Naturally, the team sent to rescue Alice plants an explosive device on some exposed ventilation ducts before entering the facility she is trapped in. While not clear why at first, it is apparent they intend to treat the whole place the way Luke Sky­walker treated the Death Star. The remainder of the movie is absolute mayhem.

On the positive side, the cinema­tography, set design, costumes and action sequences were excellent. No expense was spared to make this ap­pear polished.

The camera angles were dynamic and well used. One scene features rows upon rows of zombies march­ing out from a bank of fog. Another is able to show Alice and Wong cornered by two massive creatures wielding hammer-like weapons. The 3D feature was used well too, show­ing a variety of explosions and mon­sters, in addition to other things like rain or a girl doing sign language, to engross the viewer.

The set and costumes were excel­lent. They did a great job at making the viewers feel like those places ac­tually existed and that these people were really in such a situation. Ele­ments of the plot are even used to ex­plain how such locations came to be. The clothing was often faithful to the video game counterparts of charac­ters shown throughout.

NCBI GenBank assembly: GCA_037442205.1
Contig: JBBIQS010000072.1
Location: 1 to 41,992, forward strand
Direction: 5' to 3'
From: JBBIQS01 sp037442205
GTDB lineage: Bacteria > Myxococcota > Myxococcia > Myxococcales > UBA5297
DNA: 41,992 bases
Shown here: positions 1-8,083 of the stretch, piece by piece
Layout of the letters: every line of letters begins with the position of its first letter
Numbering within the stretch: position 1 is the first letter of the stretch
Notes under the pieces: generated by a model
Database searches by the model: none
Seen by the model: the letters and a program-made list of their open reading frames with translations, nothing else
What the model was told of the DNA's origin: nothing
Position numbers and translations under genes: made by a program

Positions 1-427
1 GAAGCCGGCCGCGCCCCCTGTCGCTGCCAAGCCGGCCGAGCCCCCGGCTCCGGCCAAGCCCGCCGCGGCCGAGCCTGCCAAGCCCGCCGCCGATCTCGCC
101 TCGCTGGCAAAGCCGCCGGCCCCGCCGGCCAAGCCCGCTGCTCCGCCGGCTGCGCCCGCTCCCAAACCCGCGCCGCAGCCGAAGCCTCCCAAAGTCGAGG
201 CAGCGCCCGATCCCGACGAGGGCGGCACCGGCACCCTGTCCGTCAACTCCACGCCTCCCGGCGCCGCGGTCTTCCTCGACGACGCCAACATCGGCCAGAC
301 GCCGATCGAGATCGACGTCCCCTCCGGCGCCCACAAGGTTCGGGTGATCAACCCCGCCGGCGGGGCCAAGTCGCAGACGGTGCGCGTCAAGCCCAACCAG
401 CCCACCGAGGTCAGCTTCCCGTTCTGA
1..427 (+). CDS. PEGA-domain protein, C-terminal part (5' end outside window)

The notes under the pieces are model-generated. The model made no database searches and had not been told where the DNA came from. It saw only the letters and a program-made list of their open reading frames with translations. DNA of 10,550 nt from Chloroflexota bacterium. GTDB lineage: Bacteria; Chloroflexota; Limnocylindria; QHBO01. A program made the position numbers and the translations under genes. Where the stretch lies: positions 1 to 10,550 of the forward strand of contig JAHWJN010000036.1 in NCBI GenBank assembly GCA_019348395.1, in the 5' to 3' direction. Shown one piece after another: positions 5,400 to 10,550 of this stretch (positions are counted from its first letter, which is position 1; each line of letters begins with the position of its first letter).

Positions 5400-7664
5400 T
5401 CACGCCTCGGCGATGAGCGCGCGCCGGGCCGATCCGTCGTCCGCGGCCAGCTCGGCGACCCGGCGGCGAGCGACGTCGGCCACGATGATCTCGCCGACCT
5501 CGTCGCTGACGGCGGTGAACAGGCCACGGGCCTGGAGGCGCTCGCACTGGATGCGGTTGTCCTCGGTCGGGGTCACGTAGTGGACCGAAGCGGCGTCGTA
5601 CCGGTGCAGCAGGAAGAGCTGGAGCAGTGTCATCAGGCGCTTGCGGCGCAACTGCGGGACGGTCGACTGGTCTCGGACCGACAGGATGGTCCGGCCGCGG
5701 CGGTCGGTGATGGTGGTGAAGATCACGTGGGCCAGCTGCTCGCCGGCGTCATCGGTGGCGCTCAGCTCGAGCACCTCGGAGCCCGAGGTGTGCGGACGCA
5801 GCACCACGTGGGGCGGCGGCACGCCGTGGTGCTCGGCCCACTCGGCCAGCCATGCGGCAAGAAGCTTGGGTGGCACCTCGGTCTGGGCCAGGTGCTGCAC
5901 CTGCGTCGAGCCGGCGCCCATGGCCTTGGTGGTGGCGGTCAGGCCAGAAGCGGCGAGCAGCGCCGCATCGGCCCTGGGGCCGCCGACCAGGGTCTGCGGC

Now, of course, the action. This movie featured consistently over-the-top, slow-motion, hardcore, and downright devastating combat situa­tions. Whether Alice was using little more than a bike lock attached to a chain to take down over a dozen zombies or Kennedy and his crew were engaged in a firefight with peo­ple infected by Las Plagas, the audi­ence was guaranteed a bloody and impressive show. While some mo­ments bordered on the unbelievable, other scenes keep you on the edge of your seat. Unfortunately, an equal amount of scenes felt like they were rehashing worn-out clips from action flicks that premiered in the 90’s.

While a movie cannot be built on action alone, there were many times during which I was able to overlook the glaring absence of plot and emo­tion. Unfortunately, that doesn’t last forever, which brings me to negative aspects of this film.